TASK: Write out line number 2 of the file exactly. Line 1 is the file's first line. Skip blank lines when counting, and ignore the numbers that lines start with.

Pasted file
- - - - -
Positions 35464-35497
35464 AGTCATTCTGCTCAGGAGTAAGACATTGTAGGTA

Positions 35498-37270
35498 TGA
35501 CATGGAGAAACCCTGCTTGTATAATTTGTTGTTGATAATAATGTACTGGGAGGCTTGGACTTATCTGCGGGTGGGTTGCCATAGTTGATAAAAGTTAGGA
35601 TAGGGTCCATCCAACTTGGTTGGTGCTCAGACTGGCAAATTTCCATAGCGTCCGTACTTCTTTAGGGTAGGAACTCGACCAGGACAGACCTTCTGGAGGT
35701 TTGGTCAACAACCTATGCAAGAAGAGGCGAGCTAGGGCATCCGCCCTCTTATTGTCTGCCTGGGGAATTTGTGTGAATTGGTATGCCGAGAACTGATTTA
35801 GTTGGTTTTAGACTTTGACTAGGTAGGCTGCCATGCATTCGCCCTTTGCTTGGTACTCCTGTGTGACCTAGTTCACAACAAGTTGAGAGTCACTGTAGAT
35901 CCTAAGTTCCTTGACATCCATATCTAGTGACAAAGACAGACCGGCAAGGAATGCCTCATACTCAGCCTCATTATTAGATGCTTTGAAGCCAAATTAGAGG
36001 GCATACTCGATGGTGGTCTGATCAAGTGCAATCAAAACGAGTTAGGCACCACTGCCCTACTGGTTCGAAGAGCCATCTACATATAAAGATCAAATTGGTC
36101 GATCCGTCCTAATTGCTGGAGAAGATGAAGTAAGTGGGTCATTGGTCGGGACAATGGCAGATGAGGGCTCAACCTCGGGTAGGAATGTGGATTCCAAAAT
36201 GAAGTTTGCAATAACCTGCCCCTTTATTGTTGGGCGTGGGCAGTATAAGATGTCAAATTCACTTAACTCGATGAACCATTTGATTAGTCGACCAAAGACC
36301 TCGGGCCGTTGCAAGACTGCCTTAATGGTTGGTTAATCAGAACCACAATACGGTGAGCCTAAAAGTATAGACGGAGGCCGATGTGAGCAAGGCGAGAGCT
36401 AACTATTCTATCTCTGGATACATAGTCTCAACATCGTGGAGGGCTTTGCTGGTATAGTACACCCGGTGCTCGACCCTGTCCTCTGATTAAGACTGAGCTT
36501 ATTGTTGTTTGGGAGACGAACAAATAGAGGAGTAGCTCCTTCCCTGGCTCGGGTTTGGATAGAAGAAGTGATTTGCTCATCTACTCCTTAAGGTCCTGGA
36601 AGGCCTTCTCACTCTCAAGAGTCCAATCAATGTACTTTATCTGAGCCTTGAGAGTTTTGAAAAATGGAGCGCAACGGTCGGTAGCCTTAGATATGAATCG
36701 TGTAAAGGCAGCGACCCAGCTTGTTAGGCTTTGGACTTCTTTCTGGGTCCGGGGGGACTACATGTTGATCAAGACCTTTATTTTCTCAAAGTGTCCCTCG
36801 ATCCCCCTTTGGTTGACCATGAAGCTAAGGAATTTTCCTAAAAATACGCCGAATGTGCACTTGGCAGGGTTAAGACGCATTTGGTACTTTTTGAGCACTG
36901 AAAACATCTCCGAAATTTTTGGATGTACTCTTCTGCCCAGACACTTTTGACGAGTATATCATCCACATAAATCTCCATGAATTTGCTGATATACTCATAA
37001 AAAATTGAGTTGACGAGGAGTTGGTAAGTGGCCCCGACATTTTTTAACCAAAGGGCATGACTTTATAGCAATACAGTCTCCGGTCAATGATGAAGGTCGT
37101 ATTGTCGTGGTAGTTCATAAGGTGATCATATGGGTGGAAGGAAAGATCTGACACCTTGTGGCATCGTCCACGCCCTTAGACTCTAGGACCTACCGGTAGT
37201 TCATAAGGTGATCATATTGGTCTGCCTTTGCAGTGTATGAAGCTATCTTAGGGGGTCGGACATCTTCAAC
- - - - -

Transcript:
35464 AGTCATTCTGCTCAGGAGTAAGACATTGTAGGTA